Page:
The worst floods in 120 years in eastern Russia are threatening 100,000 people with evacuation from their homes. There are no casualties as yet.
The floods have been caused by rain in the the Amur, Khabarovsk and Jewish Autonomous regions near the Amur river which forms the border between the far east of Russia and northeastern China.
Heavy rain since the end of July saw the Amur, the world's 10th-longest river and the longest in Siberia, burst its banks, as did one of its tributaries: the Zeya.
"The damage is extensive, but the most significant achievement is there have been no casualties ... we cannot relax, there is still a lot of work to be done," Russian President Vladimir Putin said in a televised address on Saturday.
"Large areas are flooded, telephone and electricity lines, roads and bridges have been damaged in dozens of towns," Putin added. "The damage is enormous." He promised that all damaged infrastructure would be repaired, and that, though the situation was difficult, it remained "under control".
Tens of thousands of emergency services employees and civilians are working to keep the Amur river at bay. Temporary shelters have been opened up, mostly in schools, for evacuated residents.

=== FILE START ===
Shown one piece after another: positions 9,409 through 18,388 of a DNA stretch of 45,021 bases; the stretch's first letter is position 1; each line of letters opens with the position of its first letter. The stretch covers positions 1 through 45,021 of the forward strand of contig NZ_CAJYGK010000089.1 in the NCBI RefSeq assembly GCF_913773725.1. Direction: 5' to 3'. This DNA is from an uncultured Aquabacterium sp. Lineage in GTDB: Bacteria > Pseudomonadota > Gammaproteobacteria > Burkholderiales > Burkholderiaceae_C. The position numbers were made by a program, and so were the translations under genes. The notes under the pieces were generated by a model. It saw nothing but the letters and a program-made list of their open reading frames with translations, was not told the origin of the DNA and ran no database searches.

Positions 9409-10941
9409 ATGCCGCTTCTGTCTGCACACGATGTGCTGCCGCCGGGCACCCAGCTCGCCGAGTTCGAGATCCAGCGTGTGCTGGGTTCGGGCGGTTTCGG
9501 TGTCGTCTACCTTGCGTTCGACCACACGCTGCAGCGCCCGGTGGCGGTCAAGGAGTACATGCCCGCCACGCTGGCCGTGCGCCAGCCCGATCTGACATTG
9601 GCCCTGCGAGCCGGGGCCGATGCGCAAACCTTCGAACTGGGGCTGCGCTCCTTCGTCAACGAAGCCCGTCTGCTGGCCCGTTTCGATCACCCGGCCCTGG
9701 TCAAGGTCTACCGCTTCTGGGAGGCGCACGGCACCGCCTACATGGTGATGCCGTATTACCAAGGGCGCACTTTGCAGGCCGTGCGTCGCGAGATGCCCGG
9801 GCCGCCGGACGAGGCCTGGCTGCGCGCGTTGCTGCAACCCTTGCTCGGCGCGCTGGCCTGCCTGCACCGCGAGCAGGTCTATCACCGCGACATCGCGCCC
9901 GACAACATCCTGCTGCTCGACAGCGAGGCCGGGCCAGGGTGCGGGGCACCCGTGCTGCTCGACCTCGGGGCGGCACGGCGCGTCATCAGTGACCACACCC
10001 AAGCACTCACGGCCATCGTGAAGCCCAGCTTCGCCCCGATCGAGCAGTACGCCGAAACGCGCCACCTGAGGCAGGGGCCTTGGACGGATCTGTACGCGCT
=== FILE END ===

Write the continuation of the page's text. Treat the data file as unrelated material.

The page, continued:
Regional Development Minister Viktor Ishayev said ´that more than 17,000 people had been evacuated and "in the worst-case scenario up to 100,000 people could be evacuated."
About 5,300 houses in more than 120 communities had been swamped by the flooding, Civil Defense Minister Vladimir Puchkov told Putin in a videoconference broadcast on state television.
Yevgeni Dod, of the state-run energy supplier Rushydro, spoke of the region's worst flooding in 120 years.
"The level of the Amur could reach 6.5 meters (21.45 feet) in the metropolis of Khabarovsk on Monday," said Wyacheslav Parshin of the hydrometeorological service. "That would be 8 centimeters (about 3 inches) higher than the hundred-year-flood level of 1898."
jm/mkg (Reuters, AP, AFP)
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